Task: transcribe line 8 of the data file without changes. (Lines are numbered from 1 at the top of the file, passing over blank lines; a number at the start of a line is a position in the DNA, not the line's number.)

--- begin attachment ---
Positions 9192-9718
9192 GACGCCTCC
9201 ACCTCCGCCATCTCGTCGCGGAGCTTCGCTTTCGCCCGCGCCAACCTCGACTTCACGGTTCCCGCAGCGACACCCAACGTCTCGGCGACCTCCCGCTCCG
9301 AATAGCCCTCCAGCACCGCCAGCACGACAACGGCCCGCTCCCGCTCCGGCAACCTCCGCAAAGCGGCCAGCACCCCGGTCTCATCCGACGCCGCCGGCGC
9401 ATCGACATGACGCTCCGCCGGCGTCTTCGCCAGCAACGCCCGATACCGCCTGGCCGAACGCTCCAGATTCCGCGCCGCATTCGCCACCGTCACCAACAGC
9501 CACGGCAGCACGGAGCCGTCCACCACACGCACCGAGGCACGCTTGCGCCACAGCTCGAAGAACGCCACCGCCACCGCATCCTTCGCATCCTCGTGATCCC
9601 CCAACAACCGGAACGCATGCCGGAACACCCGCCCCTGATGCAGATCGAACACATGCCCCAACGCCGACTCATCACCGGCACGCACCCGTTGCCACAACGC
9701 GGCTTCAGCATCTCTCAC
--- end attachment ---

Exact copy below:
9701 GGCTTCAGCATCTCTCAC